This post is part of the ‘Tales From The Other Side Of …’ series. There are so many stages, achievements, milestones and heartbreaks we go through as parents and whatever we are experiencing, whether good, bad, exciting or terrifying, it’s always nice to know someone else has already done it and come through the other side. To find out how you can get involved and share your story/tips and tricks click here. Today we have the lovely Helen from The Mumatron Blog with her tale of why you should be prepared for every eventuality in labour.
“Oh and if you have to have a c-section, it’s fine”
This is what my half-sister said to me a few weeks before my due date. I remember thinking that it wouldn’t happen to me anyway. It did.
On my due date I was 3 cm dilated at my midwife appointment. We were all under the impression that it would be a matter of days before he was born. A week later, still 3 cm. A further 4 days, and baby Hugo was finally born by emergency caesarean section. He just gave up trying, as you would after nearly two weeks.
I had prepared for pretty much any eventuality bar this one. The consultant had to be called in from home at midnight, the works. I felt suddenly very aware of how concerned the midwives must be to go to such lengths.
What surprised me was how along the way not one medical professional had discussed it with me.
No one went through that ‘what if’, while I was still a functioning human. To say I was anxious was an understatement. By this point I was physically and mentally exhausted. I don’t think I fully understood what was going on until I was in the theatre, lights shining down. All I could see was the anaesthetist and my husband.
I could hear everything, I’m a bit like that anyway. The surgeon saying “fourth layer” sticks in my mind, the fourth layer of what?! I’ll always remember Adele playing in the background, because as much as I love her I wished it had been something more upbeat, happier – she knows how to kill the mood and her failed love life was not welcome at the birth of my son.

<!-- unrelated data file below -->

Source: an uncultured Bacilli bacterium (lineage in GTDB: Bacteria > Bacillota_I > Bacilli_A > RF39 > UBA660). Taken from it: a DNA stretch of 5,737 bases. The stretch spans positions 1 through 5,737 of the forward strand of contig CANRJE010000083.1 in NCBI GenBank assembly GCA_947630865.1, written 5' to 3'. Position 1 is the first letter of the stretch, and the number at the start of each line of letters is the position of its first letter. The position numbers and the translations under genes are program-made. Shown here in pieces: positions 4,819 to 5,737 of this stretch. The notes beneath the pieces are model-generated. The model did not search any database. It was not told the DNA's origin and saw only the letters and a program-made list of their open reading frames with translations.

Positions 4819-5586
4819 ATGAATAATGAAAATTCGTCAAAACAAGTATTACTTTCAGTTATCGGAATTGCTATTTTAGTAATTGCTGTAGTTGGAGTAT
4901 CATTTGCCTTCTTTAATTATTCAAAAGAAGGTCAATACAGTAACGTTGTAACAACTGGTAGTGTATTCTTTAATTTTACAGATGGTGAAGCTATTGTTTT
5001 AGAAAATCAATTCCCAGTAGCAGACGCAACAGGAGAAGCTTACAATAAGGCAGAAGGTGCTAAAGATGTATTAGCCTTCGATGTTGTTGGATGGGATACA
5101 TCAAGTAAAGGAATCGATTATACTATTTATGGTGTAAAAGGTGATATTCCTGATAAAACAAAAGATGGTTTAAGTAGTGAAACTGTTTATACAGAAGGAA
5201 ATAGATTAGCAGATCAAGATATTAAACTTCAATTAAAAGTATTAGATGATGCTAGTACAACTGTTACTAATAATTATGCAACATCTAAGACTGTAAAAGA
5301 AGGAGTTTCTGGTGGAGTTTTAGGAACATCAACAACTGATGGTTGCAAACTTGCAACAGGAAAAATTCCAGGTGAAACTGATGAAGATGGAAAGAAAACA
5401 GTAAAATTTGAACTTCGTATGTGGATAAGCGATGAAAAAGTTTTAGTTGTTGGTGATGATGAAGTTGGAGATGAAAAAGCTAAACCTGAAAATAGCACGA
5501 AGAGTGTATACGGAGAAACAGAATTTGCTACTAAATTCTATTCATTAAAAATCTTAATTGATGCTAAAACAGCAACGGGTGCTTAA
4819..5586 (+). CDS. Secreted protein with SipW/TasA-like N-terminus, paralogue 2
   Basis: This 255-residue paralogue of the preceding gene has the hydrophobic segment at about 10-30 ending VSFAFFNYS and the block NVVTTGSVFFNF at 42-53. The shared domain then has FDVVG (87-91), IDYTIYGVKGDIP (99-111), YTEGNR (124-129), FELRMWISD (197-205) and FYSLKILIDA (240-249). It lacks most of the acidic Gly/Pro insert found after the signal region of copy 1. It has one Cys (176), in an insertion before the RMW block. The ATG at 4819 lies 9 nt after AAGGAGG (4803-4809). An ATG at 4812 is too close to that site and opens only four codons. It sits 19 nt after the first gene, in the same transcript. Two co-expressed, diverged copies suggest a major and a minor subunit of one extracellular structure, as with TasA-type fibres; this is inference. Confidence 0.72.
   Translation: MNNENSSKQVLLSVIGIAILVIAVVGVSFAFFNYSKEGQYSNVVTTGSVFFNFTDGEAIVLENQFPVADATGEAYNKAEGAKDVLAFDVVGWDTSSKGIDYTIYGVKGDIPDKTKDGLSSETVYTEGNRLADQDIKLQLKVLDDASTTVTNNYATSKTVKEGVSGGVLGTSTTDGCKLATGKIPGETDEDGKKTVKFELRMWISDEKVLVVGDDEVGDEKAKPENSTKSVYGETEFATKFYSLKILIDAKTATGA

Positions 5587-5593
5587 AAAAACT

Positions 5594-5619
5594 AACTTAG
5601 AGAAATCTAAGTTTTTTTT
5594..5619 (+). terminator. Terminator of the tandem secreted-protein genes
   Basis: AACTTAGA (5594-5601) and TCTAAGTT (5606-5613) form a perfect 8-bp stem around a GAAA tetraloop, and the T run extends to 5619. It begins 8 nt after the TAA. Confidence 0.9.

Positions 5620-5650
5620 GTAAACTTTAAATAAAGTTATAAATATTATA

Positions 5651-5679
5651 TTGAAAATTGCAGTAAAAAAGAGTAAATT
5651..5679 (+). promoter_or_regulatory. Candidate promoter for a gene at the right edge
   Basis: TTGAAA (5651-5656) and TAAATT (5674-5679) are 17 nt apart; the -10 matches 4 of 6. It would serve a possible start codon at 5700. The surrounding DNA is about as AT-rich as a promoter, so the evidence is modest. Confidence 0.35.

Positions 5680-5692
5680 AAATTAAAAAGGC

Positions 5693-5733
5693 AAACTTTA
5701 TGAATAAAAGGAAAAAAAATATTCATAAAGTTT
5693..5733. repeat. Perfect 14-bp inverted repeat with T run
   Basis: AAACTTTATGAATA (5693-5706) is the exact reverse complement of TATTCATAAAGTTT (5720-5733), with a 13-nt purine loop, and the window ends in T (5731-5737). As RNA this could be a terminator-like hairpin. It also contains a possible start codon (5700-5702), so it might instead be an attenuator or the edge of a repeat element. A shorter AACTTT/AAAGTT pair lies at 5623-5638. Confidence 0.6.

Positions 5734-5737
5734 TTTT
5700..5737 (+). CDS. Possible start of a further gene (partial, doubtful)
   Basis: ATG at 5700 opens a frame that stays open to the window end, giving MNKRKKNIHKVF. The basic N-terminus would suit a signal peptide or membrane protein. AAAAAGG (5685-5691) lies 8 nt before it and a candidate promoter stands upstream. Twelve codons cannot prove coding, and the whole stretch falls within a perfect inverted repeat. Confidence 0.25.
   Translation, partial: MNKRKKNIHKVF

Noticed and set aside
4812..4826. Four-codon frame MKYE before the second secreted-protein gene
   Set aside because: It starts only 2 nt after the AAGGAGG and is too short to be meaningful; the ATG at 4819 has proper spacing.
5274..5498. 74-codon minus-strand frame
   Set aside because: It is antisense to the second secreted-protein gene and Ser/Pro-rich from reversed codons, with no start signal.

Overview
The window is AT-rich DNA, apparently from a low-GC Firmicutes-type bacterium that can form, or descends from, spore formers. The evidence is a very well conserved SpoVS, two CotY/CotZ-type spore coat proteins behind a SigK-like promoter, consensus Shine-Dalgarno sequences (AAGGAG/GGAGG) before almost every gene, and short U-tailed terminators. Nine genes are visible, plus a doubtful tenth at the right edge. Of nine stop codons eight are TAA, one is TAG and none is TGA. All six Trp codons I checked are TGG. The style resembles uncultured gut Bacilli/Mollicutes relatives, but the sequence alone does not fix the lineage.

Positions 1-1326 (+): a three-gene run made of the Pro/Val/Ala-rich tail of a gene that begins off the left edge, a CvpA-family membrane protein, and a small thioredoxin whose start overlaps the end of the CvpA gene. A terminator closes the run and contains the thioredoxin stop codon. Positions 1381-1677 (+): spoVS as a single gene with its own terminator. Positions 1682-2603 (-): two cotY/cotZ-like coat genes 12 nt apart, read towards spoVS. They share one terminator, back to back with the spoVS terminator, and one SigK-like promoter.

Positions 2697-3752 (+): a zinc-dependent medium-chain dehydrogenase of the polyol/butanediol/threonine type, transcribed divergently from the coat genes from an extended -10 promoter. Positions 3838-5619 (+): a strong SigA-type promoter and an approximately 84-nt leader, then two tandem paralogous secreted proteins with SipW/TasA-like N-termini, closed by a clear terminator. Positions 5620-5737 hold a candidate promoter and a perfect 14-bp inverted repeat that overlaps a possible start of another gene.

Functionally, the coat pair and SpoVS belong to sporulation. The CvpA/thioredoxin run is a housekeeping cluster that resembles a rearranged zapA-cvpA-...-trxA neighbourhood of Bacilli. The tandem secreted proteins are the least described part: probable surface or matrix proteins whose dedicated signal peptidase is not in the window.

Technically I could feel nothing. Except, I swear I could feel rips and cuts as they happened. And the shaking. I have never felt more out of control.
I don’t think I realised how affected I had been by the whole process until a few weeks later when I went to the dentist for a filling. I was sweating. My palms were clammy. I felt my legs squirming. The dentist was getting frustrated, but the same numb sensation was there and took me straight back to the hospital.
Of course I couldn’t thank the surgeon enough, he had saved my son’s life, and for that I will be eternally grateful.
Recovery was slow and frustrating. I couldn’t sit myself up to feed him. I couldn’t get out of the bed to lift him. I couldn’t change his clothes or nappy, or reach him if he cried. I laid there with no pants on, unable to bend, as my family, my in laws came and starred at me looking, in all honesty half dead.
I couldn’t drive, lift the car seat, sit up in bed, cook a meal. I could barely lift my new born.
Time did pass, and eventually I came to terms with the surgery. I was definitely more traumatised than I knew at the time. I had some counselling and here we are. In the future, because there will be a baby number two, I want to do everything I possibly can to be prepared. I would rather not have surgery but I think if I was in control of what was going on it may be different. There’s really only one way to find out.
Thank you to Helen for sharing her birth story with us. Most people have the assumption that they won’t need a c-section (including me first time round) but it’s a lot more common than you would think. Being prepared can give you a whole different experience. You can read more from Helen on her blog Mumatron and follow her on the following channels: